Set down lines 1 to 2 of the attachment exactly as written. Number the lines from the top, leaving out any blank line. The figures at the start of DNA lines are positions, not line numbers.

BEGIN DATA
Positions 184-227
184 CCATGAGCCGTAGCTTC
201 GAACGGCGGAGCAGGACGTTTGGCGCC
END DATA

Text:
Positions 184-227
184 CCATGAGCCGTAGCTTC